This week's post relates in many ways to the topic of last week's entry: should consensual sex between teenagers result in jail time? As Wisconsin residents likely know, the matter isn't exactly cut and dry. Still, more often than not, criminal complaints are written to make conviction seem the only possible outcome of court proceedings. That is why a solid criminal defense will call into question the validity of a police report or a prosecutor's complaint, placing the burden of proof squarely on the prosecution and not on the defendant.
Recently, two 18-year-old seniors at a high school in Mequon were charged with sexual assault. They have been accused of having sex with a 14-year-old girl at the high school back in November. However, the criminal complaint says the sexual contact was not forced, yet the girl's father claims that force was used. Because the boys are 18 years old and legally adults, the allegation that they sexually assaulted a 14-year-old is extremely serious. The boys have been charged with second degree sexual assault of a child. If convicted, they could face up to 40 years in prison.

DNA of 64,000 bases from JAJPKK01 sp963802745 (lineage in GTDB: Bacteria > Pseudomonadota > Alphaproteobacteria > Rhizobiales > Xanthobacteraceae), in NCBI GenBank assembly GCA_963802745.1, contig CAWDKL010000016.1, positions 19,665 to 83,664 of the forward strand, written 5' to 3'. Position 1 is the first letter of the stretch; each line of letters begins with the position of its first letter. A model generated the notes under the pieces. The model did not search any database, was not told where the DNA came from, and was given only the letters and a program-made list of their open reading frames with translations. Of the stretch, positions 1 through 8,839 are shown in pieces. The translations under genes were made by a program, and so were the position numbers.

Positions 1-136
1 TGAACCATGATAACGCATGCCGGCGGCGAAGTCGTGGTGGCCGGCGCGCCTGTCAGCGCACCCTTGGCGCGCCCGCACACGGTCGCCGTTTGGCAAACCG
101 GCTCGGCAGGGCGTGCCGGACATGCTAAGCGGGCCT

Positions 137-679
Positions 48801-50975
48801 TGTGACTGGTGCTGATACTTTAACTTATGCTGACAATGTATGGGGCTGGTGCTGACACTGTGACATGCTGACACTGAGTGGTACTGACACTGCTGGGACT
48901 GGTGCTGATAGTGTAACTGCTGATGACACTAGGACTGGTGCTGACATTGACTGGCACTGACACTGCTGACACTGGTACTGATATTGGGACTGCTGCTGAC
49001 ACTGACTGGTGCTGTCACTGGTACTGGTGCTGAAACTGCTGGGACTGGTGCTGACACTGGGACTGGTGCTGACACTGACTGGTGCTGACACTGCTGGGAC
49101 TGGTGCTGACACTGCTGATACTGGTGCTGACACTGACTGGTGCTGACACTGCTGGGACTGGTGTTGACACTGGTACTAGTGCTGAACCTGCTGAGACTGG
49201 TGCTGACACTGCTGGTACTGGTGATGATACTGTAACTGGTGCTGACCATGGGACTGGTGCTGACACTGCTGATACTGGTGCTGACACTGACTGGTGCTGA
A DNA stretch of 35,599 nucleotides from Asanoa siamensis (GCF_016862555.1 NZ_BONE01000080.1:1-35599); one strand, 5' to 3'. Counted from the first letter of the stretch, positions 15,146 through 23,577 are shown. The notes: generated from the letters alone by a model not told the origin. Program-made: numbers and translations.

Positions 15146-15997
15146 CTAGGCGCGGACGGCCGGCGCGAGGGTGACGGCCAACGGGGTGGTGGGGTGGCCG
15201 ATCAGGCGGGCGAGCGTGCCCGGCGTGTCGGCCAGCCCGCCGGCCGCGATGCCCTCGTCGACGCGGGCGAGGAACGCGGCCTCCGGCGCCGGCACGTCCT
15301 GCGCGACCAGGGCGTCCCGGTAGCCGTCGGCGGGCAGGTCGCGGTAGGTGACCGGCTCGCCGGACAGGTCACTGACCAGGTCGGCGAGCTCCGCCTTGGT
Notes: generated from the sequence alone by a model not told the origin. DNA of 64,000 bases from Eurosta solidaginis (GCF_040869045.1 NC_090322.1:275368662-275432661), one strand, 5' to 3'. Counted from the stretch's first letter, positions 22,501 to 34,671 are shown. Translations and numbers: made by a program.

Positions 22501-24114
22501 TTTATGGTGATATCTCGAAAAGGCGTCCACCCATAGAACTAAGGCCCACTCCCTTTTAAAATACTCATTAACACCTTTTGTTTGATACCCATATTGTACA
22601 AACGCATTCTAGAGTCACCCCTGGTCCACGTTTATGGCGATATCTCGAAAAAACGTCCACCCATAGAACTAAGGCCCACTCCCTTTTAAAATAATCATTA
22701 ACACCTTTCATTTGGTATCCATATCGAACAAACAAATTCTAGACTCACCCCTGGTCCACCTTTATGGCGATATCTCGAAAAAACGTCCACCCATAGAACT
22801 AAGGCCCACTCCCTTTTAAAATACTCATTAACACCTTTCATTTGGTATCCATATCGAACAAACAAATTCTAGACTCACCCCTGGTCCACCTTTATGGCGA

The defendants recently appeared in an Ozaukee County court to enter pleas of not guilty to the charges against them.
Readers in the Milwaukee area know that teenagers don't always make wise decisions. Sometimes the emotions that come with growing up result in behavior that many people would morally condemn. But should every moral condemnation equate a legal condemnation? There is a difference, and a meaningful criminal defense will highlight that difference in an effort to protect the rights of the accused.
Source: MSNBC, "Two Homestead H.S. seniors plead not guilty to sexually assaulting a teen," Feb. 13, 2012